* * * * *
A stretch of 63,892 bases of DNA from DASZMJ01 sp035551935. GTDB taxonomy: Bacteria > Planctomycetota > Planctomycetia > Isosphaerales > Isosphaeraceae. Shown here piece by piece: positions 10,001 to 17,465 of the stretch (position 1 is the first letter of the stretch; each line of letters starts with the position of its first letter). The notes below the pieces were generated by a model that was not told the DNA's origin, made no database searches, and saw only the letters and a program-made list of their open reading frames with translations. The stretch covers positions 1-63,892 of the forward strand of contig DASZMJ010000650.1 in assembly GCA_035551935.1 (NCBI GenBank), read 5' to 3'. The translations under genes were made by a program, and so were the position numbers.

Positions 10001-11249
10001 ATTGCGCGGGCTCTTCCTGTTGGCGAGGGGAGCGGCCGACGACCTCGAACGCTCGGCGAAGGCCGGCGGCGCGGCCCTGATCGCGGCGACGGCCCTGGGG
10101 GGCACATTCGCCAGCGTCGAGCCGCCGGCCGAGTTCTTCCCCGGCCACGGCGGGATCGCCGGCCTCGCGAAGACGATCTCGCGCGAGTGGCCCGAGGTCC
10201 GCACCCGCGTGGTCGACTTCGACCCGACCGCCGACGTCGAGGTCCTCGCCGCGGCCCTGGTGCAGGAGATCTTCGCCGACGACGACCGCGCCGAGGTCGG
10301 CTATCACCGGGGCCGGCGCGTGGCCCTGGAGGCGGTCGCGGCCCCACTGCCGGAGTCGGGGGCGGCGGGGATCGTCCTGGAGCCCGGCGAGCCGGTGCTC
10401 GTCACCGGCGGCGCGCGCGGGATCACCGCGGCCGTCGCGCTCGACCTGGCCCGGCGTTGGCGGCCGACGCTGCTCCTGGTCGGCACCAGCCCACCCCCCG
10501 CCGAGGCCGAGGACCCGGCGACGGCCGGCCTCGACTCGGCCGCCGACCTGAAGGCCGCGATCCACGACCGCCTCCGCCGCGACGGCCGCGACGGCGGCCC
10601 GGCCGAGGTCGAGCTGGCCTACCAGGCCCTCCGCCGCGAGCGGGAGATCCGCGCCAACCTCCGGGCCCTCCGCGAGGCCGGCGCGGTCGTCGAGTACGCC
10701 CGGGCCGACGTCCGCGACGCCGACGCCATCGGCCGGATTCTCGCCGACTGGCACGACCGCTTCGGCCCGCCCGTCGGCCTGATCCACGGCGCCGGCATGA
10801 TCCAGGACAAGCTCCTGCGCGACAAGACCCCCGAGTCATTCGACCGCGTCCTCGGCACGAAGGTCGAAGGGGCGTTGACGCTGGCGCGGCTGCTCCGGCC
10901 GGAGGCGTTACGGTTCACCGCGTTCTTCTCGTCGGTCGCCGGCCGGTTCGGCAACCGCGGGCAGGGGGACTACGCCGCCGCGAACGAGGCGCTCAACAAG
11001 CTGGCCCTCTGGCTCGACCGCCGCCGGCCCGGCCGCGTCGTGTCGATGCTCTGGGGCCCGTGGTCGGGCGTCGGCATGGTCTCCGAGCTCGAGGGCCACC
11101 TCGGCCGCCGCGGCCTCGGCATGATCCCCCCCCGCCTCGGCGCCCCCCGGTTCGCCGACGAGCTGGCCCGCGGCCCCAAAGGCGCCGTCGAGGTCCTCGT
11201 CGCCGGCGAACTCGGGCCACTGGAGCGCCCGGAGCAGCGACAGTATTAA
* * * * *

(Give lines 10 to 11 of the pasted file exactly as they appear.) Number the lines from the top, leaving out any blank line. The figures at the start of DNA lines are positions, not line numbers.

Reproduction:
10701 CGGGCCGACGTCCGCGACGCCGACGCCATCGGCCGGATTCTCGCCGACTGGCACGACCGCTTCGGCCCGCCCGTCGGCCTGATCCACGGCGCCGGCATGA
10801 TCCAGGACAAGCTCCTGCGCGACAAGACCCCCGAGTCATTCGACCGCGTCCTCGGCACGAAGGTCGAAGGGGCGTTGACGCTGGCGCGGCTGCTCCGGCC